Conceptually; With a corridor increased capacity of 66,000 person trips/mile times the 130 miles of Flow Boulevard, as proposed in the website study, that equals 8.5 million travel miles of capacity within those corridors. By acknowledging that the accompanying land uses will have the additional dwelling units, work, shopping, schools and others community needs, these trips will be one half the length that is the 15.5 mile average length in LA County. Considering that adjacent land uses to the corridors will now have closer proximity to the land uses they need to access lets us assume another 8.5 million miles of reduced travel mileage making a total of 17 million miles reduced.
LA County has 10 million people and 2 million more people is an increase of 20%. Today LA County typically has 80 million miles of travel each day and an increase of 20% of that would produce 17 million miles of travel. So instead of the two million more people adding 17 million miles of travel to the total mileage in LA County we have saved 17 million miles of travel by the introduction of 130 miles of Flow Boulevard. Bottom line; two million people have been added to LA County without adding any additional mileage traveled in the County.
In the Dense Urban Context: Many cities in LA County have similarities with the LA Basin. Traffic circulation and the amount of future growth are the relevant issues. Adding rail to serve growth means adding vehicular access as well for multi-modal corridors to avoid gridlock. Flow Boulevards can provide the additional vehicular capacity and protection of residential communities that is needed now even without additional growth with related rail development.
The canary in the transportation coal mine is West LA where it has out grown its infrastructure and has a terrible bottleneck condition which involves both the freeways and the arterial grid. It can be solved with mainly a Flow Boulevard used as a frontage road to the 405. More rail beyond that of Expo II would bring more traffic with regional commercial land use attractions. West LA has to make the decision as to whether it wants to be a congestion free residential community or a commercially dominated community still with too much traffic.
Metro can be Mislead and Metro can be Misleading: There are no existing Federal funds for Measure J. Measure J assumes that the Federal Government will provide a new kind of “subsidy bond” for the acceleration of construction, but no such Federal legislation exists. Measure J is a bet by the Board of Supervisors that a big spending administration will come through with “cheap money” printing to pay for the accelerated spending spree. Measure J would obligate the citizens of LA County to unknown outcomes since nothing has really been worked out. An attempt to get money from Wall Street would be futile because LA is basically a subprime borrower.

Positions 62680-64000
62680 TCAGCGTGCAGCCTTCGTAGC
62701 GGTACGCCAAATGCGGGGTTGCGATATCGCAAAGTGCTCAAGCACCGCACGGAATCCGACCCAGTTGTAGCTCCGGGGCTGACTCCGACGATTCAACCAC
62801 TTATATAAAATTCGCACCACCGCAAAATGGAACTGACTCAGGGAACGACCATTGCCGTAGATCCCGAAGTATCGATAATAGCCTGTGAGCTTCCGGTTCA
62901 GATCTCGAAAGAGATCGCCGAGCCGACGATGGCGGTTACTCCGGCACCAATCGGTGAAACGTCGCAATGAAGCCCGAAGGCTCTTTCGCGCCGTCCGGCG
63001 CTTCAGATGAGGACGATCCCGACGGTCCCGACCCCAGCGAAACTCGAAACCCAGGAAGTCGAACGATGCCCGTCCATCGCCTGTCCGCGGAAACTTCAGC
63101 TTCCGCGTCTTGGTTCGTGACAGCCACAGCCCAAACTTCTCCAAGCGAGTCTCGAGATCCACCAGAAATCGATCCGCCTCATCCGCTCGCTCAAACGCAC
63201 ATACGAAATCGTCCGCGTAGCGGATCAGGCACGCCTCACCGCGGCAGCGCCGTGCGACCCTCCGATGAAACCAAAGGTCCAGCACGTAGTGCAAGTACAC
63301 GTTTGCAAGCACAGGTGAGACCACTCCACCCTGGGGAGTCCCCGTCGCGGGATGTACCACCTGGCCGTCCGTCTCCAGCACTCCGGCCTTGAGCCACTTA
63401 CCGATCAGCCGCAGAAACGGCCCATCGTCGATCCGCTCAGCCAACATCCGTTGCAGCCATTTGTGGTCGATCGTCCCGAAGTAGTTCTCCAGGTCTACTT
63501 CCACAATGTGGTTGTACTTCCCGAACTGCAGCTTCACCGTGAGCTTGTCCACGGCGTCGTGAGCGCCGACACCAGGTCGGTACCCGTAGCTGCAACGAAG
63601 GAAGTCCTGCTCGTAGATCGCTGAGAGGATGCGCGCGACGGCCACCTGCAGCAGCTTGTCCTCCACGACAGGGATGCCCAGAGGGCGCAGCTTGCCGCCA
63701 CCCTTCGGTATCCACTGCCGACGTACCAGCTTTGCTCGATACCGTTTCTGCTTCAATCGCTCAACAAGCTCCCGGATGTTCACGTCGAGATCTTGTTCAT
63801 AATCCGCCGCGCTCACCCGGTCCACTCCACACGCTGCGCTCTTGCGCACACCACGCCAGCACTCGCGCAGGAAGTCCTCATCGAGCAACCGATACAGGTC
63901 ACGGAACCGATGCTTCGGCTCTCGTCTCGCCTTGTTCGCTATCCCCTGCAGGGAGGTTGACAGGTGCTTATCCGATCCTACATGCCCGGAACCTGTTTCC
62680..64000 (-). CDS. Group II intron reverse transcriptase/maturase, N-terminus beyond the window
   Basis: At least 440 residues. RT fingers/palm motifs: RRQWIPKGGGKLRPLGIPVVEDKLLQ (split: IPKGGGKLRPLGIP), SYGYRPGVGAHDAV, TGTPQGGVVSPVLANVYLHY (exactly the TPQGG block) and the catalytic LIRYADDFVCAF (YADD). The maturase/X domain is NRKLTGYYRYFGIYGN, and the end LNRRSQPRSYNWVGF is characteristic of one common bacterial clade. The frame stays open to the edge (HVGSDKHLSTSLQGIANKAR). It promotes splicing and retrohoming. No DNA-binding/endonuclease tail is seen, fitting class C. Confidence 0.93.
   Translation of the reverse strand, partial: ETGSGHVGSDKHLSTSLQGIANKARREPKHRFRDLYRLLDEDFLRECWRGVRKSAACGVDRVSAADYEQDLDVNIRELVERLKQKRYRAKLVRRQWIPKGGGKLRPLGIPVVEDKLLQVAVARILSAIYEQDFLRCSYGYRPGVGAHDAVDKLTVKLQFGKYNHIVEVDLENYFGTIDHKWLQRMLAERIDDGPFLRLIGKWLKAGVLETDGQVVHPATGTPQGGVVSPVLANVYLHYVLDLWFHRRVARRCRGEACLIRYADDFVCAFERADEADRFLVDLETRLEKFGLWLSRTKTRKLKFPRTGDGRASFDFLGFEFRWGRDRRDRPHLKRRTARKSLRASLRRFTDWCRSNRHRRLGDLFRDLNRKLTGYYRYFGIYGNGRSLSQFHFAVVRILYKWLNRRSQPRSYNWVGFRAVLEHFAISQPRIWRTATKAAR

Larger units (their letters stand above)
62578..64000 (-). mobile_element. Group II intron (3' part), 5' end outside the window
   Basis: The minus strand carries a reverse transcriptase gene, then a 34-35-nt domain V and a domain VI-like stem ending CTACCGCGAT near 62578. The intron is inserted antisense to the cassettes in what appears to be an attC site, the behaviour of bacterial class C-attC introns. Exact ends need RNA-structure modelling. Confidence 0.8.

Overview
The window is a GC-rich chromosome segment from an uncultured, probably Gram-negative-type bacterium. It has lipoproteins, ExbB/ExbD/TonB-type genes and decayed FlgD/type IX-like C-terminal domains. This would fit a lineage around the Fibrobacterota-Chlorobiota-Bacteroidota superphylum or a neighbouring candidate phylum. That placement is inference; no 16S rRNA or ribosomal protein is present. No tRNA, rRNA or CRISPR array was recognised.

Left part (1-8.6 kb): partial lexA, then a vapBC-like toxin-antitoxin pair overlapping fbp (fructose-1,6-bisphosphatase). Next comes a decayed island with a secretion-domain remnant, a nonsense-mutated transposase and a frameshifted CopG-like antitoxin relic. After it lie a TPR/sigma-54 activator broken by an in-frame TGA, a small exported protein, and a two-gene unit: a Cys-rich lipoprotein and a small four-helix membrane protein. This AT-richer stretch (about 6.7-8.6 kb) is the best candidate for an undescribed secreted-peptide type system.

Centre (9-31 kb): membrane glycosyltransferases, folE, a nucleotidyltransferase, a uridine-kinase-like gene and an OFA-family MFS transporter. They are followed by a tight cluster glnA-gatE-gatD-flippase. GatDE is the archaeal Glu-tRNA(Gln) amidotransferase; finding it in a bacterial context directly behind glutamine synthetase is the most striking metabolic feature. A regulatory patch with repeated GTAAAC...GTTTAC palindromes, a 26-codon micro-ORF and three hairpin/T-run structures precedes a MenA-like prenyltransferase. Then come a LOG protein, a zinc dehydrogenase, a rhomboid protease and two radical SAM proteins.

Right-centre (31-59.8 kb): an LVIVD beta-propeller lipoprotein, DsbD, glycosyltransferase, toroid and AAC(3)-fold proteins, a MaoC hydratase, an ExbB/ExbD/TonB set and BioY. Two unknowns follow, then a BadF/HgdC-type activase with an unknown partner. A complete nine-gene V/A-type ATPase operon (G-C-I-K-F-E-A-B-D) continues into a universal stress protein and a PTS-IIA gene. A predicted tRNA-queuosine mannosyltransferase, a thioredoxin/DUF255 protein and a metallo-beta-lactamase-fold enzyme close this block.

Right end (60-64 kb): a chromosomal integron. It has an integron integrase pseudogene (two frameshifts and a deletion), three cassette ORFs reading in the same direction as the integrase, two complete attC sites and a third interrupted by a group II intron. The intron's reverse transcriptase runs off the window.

Many bad things about Measure J are clear: The plans, processes, participation from various cities and funding are not worked out. A few more miles of commuter rail that is always a tax burden is not a serious plan for the future of the County.
Whereas the low cost Flow Boulevard/BRT with extensive needed land use development provides the model for the necessary return of profits and revenues that makes the entire County economy stronger. And it would be more able to grow and adapt to the future through productivity, innovation and in a manner that is consistent with what LA living is about.
Put aside the extension of another 30 years of taxes, restrictive planning, the Generational Theft and the risky “moral hazard” and dependence on “cheap money”. Don’t accelerate inadequate projects; Vote NO on Measure J.
( Phil Brown AIA, an architect since 1973 has been developing his Flow Boulevard concept while practicing residential architecture through his own small firm since 1973. There have been attempts by the City of LA to adapt Flow Boulevard features but no concrete applications as yet. Phil recently spent 5 years as the Mobility Chair with WLANC while studying WLA traffic. Presently his efforts are in further developing the Flow Boulevard concept and placing his findings on the website at www.flowblvd.com and all such ideas are of his own making including this article)
Vol 10 Issue 79
Pub: Oct 2, 2012